The ESVP categories

The ESVP categories seem strange at first, so let’s just clarify what each category means.


Ideally, we’d love it if every team member was an explorer! Team members categorized as explorers are most likely to be fully engaged in the meeting. They’re keen to hear new ideas or insights that can help them improve. They tend to be excited about the future of the current project and what comes next.


Shoppers are invested in the process, but they tend to be invested purely for their own development rather than the project or the team as a whole. Shoppers will be looking to hear new insights that offer value to them directly and are not interested in ideas that only benefit the team or project.


Everyone loves a vacation, but you can’t vacation while you’re still at work! Unfortunately, team members can sometimes use meetings as a mini-break from their work. They’re only interested in what is happening in a meeting because they’re glad to have a distraction from their other work.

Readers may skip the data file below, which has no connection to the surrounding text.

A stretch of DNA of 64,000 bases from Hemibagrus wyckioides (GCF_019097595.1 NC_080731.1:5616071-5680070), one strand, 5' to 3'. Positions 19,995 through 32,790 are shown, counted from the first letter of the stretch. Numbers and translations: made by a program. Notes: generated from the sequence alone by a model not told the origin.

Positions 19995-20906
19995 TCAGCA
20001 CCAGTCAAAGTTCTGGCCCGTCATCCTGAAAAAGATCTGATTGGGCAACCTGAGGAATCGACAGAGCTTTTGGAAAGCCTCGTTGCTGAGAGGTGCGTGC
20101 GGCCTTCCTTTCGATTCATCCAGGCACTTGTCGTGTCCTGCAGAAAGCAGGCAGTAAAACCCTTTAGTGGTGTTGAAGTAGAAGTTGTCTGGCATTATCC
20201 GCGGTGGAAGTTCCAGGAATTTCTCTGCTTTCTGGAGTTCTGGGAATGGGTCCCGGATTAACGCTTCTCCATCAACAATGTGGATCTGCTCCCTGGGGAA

Prisoners are simply attending meetings because they are obligated to be there. They’re not interested in the process. They’re not interested in participating. They’re not interested in the results. They’re just there, waiting for the meeting to end.

How do you implement ESVP in your retrospectives?

The quality of your meetings depends on your participants’ investment in the process. Thankfully, integrating ESVP into your retrospectives is an easy task. So if you’re noticing a drop in engagement in your retrospective meetings, here’s how the ESVP method works.

Step one: Set the stage